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Genealogy Blog

26 March 2014

Project To Digitize Library Archives of India

National Library is tying up with British Library for a unique digitization project. The two heritage institutions will digitize, archive and exchange surrogate copies of early Bengali printed material dating from 1778 till 1914. Roly Keating, chief executive of British Library, is currently in the city "shaping the ambitious project and defining its first phase".

Talking to TOI, 18 months after taking charge of the world's second largest library and helping it reinvent itself, Keating said, "A digitization programme between the two libraries has been on the cards since 2011.

Source & Full Story

24 March 2014

Book Scanner Preserves Volumes of History in Pittston, Pennsylvania

Pittston's history being preserved for digital access. With the push of a foot pedal and the click of two digital cameras, Mike Lizonitz can preserve Pittston City Council minutes from the early 20th century. "So many people are going to be excited by this," he said.

He takes books of handwritten meeting minutes, tax assessments and all of the written records of the city to his Hughestown home and places them on the steel and aluminum book scanner in his basement.

Source & Full Story

21 March 2014

Vatican To Digitize Ancient Archives and Put Them Online

The Vatican library began a project on Thursday to digitize thousands of historical manuscripts, dating from the origins of the Church to the 20th century, and make them available online.

Working with the Japanese technology group NTT Data, the library intends to scan and digitally archive about 1.5 million pages from the library's collection of manuscripts, which comprises some 82,000 items and 41 million pages. The initial project will take four years and may be extended.

Source & Full Story

20 March 2014

Stanford Libraries Online Archive Expands Access to French Revolution Treasures

Participants, spectators and critics produced scores of historical documents during the French Revolution. These items are now available in the French Revolution Digital Archive, a digital collection recently released by Stanford Libraries.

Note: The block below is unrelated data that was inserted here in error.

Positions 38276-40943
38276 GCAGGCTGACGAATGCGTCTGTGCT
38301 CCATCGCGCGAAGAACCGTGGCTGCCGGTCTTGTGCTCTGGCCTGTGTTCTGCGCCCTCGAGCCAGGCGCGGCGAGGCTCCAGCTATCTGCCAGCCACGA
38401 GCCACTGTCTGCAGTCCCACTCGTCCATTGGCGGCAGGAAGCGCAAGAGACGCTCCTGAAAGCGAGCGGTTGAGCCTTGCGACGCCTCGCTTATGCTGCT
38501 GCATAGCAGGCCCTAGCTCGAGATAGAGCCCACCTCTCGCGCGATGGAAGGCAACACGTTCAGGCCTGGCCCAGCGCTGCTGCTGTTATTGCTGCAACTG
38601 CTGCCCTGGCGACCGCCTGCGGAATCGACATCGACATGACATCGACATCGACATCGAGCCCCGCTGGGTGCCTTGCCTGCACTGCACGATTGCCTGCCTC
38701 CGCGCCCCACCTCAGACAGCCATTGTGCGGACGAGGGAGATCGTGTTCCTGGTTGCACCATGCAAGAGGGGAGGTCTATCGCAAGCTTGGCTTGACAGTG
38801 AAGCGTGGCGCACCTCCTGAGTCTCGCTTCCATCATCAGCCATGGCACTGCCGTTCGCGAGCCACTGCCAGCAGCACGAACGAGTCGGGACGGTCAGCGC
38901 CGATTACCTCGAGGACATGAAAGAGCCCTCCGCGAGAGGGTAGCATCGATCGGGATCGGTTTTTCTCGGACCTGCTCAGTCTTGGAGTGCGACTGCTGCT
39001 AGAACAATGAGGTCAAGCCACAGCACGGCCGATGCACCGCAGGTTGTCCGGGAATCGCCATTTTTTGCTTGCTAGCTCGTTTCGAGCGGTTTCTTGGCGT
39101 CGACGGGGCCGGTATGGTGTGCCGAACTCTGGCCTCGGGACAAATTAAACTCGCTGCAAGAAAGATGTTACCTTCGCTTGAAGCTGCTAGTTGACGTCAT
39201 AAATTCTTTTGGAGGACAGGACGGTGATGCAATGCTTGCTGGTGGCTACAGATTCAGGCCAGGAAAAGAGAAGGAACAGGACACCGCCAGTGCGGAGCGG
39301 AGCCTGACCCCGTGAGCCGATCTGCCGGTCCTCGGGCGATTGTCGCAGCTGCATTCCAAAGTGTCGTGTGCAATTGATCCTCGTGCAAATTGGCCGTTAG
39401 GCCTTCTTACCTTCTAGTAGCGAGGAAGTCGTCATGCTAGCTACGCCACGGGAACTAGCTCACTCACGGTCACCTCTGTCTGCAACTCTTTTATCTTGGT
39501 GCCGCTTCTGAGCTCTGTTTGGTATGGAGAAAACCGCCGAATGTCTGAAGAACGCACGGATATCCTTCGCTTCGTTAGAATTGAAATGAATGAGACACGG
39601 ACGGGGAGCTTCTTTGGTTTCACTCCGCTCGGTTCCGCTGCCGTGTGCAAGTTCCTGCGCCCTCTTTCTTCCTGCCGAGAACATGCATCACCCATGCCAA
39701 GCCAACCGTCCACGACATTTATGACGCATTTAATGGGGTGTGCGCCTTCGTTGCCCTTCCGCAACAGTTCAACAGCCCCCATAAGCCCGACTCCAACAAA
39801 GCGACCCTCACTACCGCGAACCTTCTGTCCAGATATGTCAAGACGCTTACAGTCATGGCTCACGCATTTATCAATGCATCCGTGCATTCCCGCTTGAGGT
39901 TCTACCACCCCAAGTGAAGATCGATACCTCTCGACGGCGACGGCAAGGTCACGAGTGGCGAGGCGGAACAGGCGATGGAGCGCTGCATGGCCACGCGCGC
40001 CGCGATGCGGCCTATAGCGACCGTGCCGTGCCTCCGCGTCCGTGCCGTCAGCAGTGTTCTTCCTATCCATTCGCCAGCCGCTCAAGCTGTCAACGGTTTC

FRDA brings together two foundational sources for French Revolution research: the Archives parlementaires, a day-to-day record of parliamentary debates and discussions held between 1789 and 1794, and Images de la Révolution française, a vast visual corpus from the collections of the Bibliothèque nationale de France.

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18 March 2014

Good News for Fans of Medieval Maps at the British Library

A new British Library collaboration called the Virtual Mappa project is well under way, using digital images of a selection of medieval world maps - mappaemundi - and some excellent new annotation software (more on that at a later date).

High-resolution images of these maps will be available online for public use, with transcribed and translated text, notes, links to outside resources and other tools for understanding these marvellous mappaemundi. I'm the BL intern charged with annotating the maps and organising all this extra data.

Source & Full Story

13 March 2014

World Digital Library Collection Grows To 10,000 Items with Manuscripts from Baltimore Museum

The World Digital Library led by the Library of Congress is reaching a milestone of 10,000 items with the addition of ancient manuscripts from the Walters Art Museum in Baltimore.

Officials say Thursday that the World Digital Library now holds more than 10,000 digitized manuscripts, maps, books, prints, photographs, films, sound recordings and other cultural items. The growing collection is a collaborative project that includes contributions from 102 institutions in 46 different countries.

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U.S. National Archives Plans Closure of Alaska Facility

The National Archives and Records Administration plans to close its facility in Anchorage this year, and aims to move the millions of pages of documents housed there to Seattle.

The closure, expected to be announced Tuesday, comes as part of a cost-cutting effort that the agency says will save more than $1 million annually, and includes consolidating other facilities in Philadelphia and Fort Worth, Tex.

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12 March 2014

British National Archives Puts First World War Diaries Online with MongoDB

MongoDB's open source document database has helped various archives and data systems to digitize Britian's history including The National Archives First World War diaries. The documents have now been made available digitally to the public through The National Archives' Discovery Platform allowing more people to explore the diaries.